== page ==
In the workplace, Adventurers seek out positions that give them as much wiggle room as possible to do things their own way. Button-down environments that revolve around tightly held traditions and strictly enforced procedures are unlikely to appeal to Adventurer personalities. Spontaneous, charming, and genuinely fun people to be around, Adventurers just want a chance to express those natural qualities, and to know that their efforts are appreciated.
People with the Adventurer personality type don’t like to be controlled, and this can be quite clear in subordinate positions – they loathe being micromanaged. At the same time, Adventurers aren’t well-known for their long-term focus, but rather their adaptability and spontaneity. They’ll use unconventional methods, sometimes risky ones, and existing rules are just someone else’s way of doing things. Still, Adventurers find a way to make things happen. To manage Adventurer personalities successfully, there need to be clearly set goals, and otherwise an open sandbox.
If this balance can be made to work, Adventurers show themselves to be eager learners and passionate problem-solvers, especially if they get to deal one-on-one with other people or to tackle a problem solo. People with this personality type are humble, even shy, and unlikely to put themselves on the spot by volunteering their help. But Adventurers do love to feel appreciated, and if assigned a task, they work hard to earn that appreciation.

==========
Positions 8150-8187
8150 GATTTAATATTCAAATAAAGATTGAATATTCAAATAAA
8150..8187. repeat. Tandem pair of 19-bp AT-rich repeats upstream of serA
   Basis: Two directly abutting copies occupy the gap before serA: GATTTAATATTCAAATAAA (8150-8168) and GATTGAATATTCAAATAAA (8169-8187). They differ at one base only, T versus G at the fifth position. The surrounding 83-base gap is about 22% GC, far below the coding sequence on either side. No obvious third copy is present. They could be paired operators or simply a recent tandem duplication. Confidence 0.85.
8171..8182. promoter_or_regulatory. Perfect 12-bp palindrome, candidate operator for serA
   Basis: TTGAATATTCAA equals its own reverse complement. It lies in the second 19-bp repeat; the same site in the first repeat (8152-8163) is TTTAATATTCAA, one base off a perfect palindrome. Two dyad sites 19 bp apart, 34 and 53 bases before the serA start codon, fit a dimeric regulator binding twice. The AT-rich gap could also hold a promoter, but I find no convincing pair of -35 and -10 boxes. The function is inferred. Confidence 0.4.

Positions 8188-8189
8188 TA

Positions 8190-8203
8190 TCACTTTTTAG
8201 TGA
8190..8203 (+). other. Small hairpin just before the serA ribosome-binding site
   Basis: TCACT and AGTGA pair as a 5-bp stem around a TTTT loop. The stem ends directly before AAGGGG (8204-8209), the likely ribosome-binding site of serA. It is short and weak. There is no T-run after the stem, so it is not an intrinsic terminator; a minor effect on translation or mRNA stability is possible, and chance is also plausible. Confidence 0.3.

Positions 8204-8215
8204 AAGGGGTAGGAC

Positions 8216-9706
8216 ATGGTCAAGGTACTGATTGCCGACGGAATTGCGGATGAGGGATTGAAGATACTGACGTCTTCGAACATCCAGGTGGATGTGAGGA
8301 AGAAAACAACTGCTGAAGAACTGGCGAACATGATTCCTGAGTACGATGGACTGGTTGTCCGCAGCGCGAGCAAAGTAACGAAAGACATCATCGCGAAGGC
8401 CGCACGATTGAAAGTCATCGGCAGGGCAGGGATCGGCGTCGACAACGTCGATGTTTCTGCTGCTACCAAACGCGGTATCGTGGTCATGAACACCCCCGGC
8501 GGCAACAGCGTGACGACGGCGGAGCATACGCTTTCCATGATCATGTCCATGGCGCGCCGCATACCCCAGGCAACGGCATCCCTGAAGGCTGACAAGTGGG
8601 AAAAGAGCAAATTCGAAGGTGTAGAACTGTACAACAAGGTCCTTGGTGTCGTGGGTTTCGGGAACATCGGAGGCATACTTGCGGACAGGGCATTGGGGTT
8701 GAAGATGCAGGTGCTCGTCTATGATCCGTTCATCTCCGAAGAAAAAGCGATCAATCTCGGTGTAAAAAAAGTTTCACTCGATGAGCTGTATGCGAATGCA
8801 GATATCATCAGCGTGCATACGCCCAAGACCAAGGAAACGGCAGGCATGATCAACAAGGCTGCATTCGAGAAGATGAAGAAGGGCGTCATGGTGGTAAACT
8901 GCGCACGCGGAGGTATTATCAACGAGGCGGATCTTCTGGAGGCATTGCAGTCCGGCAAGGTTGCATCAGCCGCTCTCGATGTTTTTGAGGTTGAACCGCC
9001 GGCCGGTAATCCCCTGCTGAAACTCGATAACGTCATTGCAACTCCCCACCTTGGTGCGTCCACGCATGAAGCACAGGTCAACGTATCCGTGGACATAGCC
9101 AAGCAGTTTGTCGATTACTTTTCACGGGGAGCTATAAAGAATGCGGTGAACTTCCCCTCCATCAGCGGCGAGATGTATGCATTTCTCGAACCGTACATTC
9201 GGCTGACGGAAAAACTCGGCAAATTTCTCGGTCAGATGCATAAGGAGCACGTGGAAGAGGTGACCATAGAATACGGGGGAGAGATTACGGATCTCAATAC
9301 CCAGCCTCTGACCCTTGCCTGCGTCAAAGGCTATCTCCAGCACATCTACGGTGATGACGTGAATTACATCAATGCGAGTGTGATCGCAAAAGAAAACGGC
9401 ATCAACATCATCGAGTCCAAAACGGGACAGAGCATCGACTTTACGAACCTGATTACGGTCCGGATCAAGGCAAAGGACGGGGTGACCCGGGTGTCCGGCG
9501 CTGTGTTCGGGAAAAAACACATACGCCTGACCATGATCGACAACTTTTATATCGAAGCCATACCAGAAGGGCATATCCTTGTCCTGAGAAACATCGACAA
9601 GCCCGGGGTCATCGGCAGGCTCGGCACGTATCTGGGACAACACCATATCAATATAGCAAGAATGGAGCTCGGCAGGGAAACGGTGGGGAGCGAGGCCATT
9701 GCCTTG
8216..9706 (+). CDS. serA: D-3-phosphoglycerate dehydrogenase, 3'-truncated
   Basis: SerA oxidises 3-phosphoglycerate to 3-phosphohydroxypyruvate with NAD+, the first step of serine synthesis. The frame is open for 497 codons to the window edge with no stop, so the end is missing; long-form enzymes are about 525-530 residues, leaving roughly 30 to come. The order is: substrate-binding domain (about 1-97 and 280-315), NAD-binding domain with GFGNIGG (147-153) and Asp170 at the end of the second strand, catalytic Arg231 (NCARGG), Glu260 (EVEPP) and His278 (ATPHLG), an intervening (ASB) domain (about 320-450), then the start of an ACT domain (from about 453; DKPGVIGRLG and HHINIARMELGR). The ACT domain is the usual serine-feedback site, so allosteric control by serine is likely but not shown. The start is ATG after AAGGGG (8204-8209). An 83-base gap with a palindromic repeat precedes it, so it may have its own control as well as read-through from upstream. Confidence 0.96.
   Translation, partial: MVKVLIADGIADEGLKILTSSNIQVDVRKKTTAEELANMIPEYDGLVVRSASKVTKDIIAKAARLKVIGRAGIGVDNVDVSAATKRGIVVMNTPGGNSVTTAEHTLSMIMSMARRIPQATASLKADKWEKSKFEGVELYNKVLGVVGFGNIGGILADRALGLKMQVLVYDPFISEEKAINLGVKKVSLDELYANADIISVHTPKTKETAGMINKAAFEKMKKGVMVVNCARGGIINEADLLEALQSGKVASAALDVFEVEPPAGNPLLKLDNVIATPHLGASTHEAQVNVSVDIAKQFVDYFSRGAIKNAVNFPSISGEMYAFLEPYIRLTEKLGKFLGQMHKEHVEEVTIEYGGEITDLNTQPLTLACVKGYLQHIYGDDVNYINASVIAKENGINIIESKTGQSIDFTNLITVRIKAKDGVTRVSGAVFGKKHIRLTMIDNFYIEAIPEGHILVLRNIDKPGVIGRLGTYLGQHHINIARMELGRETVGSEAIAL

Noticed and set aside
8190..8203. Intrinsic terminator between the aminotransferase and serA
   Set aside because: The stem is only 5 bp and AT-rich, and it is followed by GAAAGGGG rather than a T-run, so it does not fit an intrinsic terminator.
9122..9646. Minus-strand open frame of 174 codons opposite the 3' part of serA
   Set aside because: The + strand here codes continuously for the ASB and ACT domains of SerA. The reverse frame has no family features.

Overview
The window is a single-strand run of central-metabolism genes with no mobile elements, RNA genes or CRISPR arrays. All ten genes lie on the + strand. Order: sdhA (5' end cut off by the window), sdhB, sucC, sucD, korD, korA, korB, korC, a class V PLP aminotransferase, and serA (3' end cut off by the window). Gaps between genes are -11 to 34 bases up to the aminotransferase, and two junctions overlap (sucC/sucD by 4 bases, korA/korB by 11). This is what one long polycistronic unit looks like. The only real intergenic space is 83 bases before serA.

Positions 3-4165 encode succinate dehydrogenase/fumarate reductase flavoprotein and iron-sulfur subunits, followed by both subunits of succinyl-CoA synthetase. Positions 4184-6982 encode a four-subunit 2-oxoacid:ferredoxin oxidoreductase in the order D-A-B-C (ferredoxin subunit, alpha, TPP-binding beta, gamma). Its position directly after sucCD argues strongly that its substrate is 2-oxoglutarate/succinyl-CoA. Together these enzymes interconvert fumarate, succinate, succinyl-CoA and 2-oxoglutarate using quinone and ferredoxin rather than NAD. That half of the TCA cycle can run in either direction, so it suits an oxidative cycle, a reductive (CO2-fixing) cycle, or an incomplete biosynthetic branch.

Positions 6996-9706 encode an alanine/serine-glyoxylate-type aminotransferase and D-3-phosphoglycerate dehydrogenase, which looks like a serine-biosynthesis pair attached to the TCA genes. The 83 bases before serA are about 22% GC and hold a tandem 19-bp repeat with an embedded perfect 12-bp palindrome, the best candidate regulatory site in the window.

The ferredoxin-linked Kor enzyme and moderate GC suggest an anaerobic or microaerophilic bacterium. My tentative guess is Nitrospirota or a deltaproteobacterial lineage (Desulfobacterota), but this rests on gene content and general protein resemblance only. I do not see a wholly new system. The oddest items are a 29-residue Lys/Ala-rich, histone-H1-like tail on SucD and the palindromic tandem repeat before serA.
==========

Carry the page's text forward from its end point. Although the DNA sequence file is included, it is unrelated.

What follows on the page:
Among their peers Adventurers feel most comfortable. Working with equals and giving some advice in order to solve practical problems is right where Adventurer personalities like to be. While they may exhaust themselves if their role requires an excessive amount of social interaction, they are otherwise quite charming and have excellent networking skills.
Adventurers are tolerant and friendly, and usually just do what needs to be done regardless of whether their colleagues pull their own weight. At the end of the day though, Adventurers are sensitive and need to know that these efforts are appreciated – a well-placed compliment goes a long way. Adventurers do let their personal goals affect their approach to their work, which can make them a little unpredictable, but this is balanced by their desire for harmony and willingness to find win-win solutions whenever possible.
The position that feels most unnatural to Adventurers is management. They are not a domineering personality type, and take no joy in exerting control over others, planning long-term goals, or disciplining unsatisfactory behavior. But just because it feels a little strange, doesn’t mean Adventurer personalities aren’t good at it.
Adventurers’ sensitivity allows them to be great listeners, helping them to align their subordinates’ personal motivations with the task at hand. They also give their subordinates the freedom to do what needs to be done to solve what needs to be solved on any given day, and Adventurers are likely to dig into that work right alongside them. This gives Adventurer managers a marked style of inspiration and cooperation, and they’re usually well-liked.